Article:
On July 30th we reported that FCC Chairman Tom Wheeler had sent a letter to Verizon Wireless over the ways they were going about their changes with unlimited data, and that he saw it as "disturbing" and that he had some concerns over throttling users on old unlimited data plans that previously had no limits. Wheelers concerns were that Verizon might be using this tactic to "further line their pockets" by attempting to induce a switch from these older plans to the more expensive tiered packages with high throttle limits of 4G data connectivity. Here we are about a week later and it seems that Verizon has finally mustered a response to some of the questions about this decision of how they're altering their data services.
Verizon is categorizing these changes under their "Network Optimization" policy and firmly stands by their decision to throttle those who are on those older plans. Verizon says that these customers make up a portion of the top 5% of data usage customers on their network, and in times where demand for data usage may be high on a given cell site, any users on these older plans will be throttled so that high speed data can be allocated fairly throughout all other customers who are sharing the network resources on that same cell site. Verizon also apparently stated in the letter to the FCC that throttling ceases the moment that subscribers are no longer on that particular site. So for example, if you are browsing your Facebook feed with one of these older unlimited data plans at the grocery store across town and begin to get throttled, presumably that would stop once you moved off that cell site and on to another one in transit to your next destination, or whenever you got routed to the next cell site.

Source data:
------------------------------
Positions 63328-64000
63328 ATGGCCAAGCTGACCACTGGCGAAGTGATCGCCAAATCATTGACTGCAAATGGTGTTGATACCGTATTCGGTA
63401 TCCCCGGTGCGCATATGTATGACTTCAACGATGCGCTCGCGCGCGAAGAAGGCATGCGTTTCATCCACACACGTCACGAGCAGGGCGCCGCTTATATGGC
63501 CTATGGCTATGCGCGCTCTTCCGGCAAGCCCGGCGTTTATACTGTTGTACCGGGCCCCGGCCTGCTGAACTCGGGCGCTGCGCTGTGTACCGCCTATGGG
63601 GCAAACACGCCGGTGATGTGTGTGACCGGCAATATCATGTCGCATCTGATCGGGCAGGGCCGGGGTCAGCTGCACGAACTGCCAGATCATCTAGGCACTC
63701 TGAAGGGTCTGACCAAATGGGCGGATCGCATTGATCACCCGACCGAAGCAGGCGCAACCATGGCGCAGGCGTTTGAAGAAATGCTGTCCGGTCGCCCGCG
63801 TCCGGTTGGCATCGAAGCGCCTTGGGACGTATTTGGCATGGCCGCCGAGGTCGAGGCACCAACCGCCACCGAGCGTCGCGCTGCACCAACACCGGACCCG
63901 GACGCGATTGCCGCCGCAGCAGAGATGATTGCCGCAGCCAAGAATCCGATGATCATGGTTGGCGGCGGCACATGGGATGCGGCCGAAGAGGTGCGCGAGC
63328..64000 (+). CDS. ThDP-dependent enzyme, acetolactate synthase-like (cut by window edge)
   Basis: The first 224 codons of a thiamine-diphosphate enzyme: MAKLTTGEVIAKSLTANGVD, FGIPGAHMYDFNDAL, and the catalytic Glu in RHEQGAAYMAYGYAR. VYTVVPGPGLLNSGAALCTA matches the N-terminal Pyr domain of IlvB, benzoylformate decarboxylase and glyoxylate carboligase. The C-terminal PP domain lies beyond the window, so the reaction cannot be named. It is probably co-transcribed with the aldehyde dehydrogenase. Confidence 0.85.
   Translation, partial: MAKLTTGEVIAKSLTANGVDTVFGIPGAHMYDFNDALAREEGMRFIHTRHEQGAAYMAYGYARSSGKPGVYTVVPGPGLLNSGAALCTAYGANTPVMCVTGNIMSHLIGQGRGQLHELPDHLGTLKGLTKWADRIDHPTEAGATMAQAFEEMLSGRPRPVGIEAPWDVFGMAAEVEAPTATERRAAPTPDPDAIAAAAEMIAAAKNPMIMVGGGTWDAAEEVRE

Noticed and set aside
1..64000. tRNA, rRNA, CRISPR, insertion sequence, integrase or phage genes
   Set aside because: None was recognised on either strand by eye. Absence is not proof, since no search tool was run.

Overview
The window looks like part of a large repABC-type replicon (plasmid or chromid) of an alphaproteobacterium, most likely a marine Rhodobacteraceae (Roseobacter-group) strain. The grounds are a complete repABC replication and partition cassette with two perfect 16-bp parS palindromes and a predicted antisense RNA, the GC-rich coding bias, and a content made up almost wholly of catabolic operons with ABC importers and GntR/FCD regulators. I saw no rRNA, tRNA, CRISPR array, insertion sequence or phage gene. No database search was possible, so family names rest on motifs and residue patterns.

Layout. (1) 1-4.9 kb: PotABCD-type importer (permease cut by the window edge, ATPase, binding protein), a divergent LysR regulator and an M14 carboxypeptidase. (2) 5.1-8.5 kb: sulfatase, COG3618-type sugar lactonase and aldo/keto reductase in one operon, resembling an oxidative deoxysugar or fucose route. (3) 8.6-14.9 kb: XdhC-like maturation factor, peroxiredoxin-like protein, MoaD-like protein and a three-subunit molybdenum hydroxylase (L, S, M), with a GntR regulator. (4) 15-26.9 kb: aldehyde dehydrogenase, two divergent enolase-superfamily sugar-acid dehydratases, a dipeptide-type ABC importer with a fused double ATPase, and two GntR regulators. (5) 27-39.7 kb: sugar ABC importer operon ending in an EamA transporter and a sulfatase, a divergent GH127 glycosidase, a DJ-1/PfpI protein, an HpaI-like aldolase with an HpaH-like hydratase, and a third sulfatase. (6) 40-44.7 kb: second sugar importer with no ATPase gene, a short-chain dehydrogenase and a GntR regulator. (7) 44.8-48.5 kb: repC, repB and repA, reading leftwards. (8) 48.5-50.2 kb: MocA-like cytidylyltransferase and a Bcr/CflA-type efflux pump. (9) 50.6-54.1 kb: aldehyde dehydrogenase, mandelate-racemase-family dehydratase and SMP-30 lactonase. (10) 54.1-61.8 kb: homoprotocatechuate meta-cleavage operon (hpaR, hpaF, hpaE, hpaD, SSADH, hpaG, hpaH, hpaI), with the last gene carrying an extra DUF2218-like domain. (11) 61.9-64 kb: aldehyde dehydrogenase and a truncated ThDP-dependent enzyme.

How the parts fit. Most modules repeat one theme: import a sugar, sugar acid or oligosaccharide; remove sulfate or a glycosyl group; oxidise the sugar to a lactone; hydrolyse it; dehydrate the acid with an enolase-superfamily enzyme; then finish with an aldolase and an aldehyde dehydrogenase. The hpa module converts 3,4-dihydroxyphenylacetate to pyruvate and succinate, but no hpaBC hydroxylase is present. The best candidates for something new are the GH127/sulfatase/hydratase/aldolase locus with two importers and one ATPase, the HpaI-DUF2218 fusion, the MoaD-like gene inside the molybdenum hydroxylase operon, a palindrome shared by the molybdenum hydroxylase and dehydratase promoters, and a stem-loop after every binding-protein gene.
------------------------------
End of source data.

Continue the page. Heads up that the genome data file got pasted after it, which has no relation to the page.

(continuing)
According to Big Red, starting in October is when anybody that is in the top 5% of data users will see the throttling take effect during situations like the ones described here. Whether or not that will effect you personally will be determined on how much internet usage you choke down each month and if you are on any of the cell sites experiencing high demand at the time.